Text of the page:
For those of you suffering from addiction, or to those of you who are in recovery, I don't know you but I love you for your pain and your struggle.  And I admire you for fighting and hanging on.  I have a feeling I have yet to meet some of my life-long friends, but through this common journey we share, we will cross paths someday soon.  I don't know if that made sense.  I hope it does.  

Hi ______. Actually, I agree with what you wrote. I’ve been trying to search for the answer to, “why did this happen?” Yes, it’s easy for us to blame away our faults on something else. But I don’t see that happening from the recovering addicts I’ve been around. For the past few years, I was associating with souls who were and are sick. People using. This addiction got through the door while I was struggling with my sexuality and faith. Not that I was ashamed with who I am. But I was struggling to define who I am, and how love fit into that. While doing the show and other projects, I became more isolated. Felt very alone. I didn’t know myself. Soon it felt that the advertisements I saw of myself on TV was swallowing my identity whole. In my confusion, doubt and depression, I found myself in a very dark part of the world, and I was introduced to drugs. I wanted to let go, and fall into this new realm and the promises it offered to free me of my inhibitions. I was too weak to consider that there had to be a cost. It chipped away at me over time. I went back and forth into this new world for the first few years. Using for a few months, then putting it down. But it took from me, and I weakened. The shame and guilt overpowered my sense of reason and self-worth. I didn’t feel fit to fulfill my duties as a paranormal investigator, as a family man or friend. The final blow came when I realized my relationship of ten years was coming to an end. In truth, it had started to end a couple years earlier, but I wasn’t ready to let go. And so we stayed together in those final years mainly out of convenience and loyalty. When I finally saw it ending, I couldn’t process it, so I killed the pain by submitting myself fully to the drugs. I feel a lot. I imagine you do too. I do wonder if certain types of people are targeted. As I saw people in rehab sober up, and life return to their eyes, I found them all to be truly amazing people. Many walked out of there and fell back into drugs and alcohol again. And I’ve only been out of rehab for 7 weeks. Now that I’m on the other side, looking at addicts who are fighting their disease, I see many beautiful souls. Capable of so much. I look back at those I care about who are still using, and it’s tearing at my heart. How I could ever allowed myself to enable, or support such destructive behavior is something I am coming to terms with. I feel another wave of guilt hitting me. I recognize everyone has a choice. And they’re grown adults. But if I am capable of influencing so many people for the positive, the same must be said in the opposite. I am capable of destruction. And while I was under the influence of King Meth, King Heroin, I did some terrible things. To be selfish, yet honest, I feel like my mind and body were hacked. Like how the Borg assimilate people in “Star Trek,” or how the demonic possess and oppress people in our world. I am angry. Wounded. I hope to do something with those emotions. I hope some good comes out of all of this. This all has to mean something. Maybe that’s desperation talking. I suppose I want to make it mean something, and that’s all that matters. Before I read your message, I was watching a movie. Or rather, I was staring at the TV. It was a good movie. A film I’ve wanted to see since it came out, but I was using, and when I was on drugs, I abandoned a lot of things I loved doing. I’m sober, but I couldn’t get into the movie tonight. I had a lot on my mind. I was thinking about some of the very things you mentioned in your message to me. And I worry, as my family does, that by returning to the work that I do, I might be brought down again. And if that happens, it would wreck a lot of people I love. It doesn’t matter if I want to use again. If I ever do, it would be catastrophic. And so I’ve reached my endgame. Do I give in or do I fight? Do I live or do I die? Perhaps I’m being over-dramatic. Perhaps I’ve rambled on way too much. I apologize if I have. I don’t know you. But we share one thing in common. We suffer from something we wouldn’t wish on our enemies. Why would we choose to destroy our potential, hurt our families and abandon the chance at real happiness? Why would we want to make a drug our number one priority? I suppose it isn’t that simple. I never saw it that way when I was high. I’d never admit I was choosing it over my family. I’d never say I loved it more than my family. But at the time, that’s exactly what I was doing and how I was acting. I’d argue that that wasn’t me. It was a trap. A stupid, silly trap, like one you see Wile E Coyote fall for in every cartoon. As smart as I am, I fell for one of the oldest and simplest lies of all time. Why? I’m still trying to figure that out. Maybe you have figured it out. I hope you stay in touch. This life is far too difficult to go at it alone. Yours, RYAN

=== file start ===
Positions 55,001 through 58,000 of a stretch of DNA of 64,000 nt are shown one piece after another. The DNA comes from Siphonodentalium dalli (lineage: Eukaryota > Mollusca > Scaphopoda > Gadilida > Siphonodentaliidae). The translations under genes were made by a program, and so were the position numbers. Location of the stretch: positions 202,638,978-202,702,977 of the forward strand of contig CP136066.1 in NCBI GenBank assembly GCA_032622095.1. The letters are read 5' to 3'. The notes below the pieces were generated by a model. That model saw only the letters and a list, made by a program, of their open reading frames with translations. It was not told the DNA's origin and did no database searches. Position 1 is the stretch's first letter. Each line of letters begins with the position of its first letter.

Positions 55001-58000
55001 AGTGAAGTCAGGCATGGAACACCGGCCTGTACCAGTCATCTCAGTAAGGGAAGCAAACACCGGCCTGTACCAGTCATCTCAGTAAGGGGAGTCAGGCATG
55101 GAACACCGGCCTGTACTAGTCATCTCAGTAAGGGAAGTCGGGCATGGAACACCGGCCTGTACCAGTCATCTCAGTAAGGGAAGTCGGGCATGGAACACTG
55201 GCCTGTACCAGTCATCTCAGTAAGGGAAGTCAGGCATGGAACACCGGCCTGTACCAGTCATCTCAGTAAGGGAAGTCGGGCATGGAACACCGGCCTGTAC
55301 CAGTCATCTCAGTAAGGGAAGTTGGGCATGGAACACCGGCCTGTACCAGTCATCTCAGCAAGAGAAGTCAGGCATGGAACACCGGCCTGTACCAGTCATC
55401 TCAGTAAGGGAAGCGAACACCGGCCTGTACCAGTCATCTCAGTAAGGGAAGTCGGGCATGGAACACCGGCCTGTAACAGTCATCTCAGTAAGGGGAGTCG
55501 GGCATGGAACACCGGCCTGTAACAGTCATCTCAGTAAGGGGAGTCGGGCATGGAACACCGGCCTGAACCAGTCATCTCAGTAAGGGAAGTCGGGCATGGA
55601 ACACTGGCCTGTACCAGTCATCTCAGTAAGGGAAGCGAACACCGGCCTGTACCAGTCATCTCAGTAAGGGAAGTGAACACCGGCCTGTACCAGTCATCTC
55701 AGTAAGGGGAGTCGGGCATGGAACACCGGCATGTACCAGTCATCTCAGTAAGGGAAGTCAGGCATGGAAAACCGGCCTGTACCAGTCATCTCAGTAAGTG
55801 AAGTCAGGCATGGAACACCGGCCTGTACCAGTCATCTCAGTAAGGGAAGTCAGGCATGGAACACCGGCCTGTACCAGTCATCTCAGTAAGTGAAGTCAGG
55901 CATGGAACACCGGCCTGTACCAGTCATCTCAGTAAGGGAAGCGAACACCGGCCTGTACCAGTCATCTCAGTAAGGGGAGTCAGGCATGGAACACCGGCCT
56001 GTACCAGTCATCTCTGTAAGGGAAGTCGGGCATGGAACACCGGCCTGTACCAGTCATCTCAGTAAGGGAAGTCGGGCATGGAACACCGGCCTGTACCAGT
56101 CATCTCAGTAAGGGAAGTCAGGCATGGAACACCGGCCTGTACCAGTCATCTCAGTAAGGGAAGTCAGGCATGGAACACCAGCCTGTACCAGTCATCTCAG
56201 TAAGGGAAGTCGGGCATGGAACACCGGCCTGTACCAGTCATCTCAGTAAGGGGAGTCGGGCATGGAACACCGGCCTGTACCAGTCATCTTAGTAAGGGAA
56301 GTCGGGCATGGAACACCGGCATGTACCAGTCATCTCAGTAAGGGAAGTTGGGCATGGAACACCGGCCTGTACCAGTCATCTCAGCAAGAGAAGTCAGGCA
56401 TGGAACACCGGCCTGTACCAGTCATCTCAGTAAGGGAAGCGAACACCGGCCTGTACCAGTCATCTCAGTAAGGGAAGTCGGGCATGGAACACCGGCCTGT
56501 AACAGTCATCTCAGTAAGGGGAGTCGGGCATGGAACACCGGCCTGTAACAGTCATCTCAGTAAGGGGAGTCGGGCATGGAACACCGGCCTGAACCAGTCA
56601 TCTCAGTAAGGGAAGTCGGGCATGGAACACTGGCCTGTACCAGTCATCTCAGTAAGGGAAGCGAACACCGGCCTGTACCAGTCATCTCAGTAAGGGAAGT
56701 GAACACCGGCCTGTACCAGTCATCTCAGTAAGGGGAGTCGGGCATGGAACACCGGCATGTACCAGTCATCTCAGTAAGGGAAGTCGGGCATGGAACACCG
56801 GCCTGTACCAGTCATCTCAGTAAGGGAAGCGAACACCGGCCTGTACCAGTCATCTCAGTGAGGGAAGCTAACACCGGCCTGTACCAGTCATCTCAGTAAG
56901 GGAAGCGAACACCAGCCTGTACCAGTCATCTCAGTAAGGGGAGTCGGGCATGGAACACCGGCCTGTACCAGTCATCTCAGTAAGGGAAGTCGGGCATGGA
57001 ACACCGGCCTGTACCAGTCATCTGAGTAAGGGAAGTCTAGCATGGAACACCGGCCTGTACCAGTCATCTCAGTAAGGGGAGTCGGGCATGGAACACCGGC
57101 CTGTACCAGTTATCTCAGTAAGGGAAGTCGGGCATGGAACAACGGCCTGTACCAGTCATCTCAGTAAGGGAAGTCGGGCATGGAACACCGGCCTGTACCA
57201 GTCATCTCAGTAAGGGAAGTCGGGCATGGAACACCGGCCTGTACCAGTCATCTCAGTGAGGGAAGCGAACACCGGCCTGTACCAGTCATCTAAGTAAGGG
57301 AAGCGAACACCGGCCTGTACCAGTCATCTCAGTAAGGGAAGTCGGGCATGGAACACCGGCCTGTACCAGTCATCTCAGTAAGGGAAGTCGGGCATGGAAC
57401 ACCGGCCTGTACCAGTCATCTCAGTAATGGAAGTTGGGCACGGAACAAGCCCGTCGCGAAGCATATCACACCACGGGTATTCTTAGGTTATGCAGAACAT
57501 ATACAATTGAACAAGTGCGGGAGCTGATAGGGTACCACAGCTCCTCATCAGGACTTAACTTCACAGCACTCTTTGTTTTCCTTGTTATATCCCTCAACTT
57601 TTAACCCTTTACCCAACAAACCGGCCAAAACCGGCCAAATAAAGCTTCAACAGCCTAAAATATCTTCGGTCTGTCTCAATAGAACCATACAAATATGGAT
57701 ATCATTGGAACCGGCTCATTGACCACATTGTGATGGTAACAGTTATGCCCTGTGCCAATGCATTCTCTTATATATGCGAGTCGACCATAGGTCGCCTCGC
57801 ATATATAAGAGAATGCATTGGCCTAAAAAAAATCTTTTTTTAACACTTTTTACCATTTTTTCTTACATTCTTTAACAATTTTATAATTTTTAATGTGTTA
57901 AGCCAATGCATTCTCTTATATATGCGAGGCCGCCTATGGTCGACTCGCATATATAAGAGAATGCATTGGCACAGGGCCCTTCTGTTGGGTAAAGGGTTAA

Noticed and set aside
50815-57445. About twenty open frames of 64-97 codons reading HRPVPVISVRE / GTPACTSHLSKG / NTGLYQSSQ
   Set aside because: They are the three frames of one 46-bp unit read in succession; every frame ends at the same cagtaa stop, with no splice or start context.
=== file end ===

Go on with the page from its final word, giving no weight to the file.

— A Message I Sent Earlier To Another Recovering Addict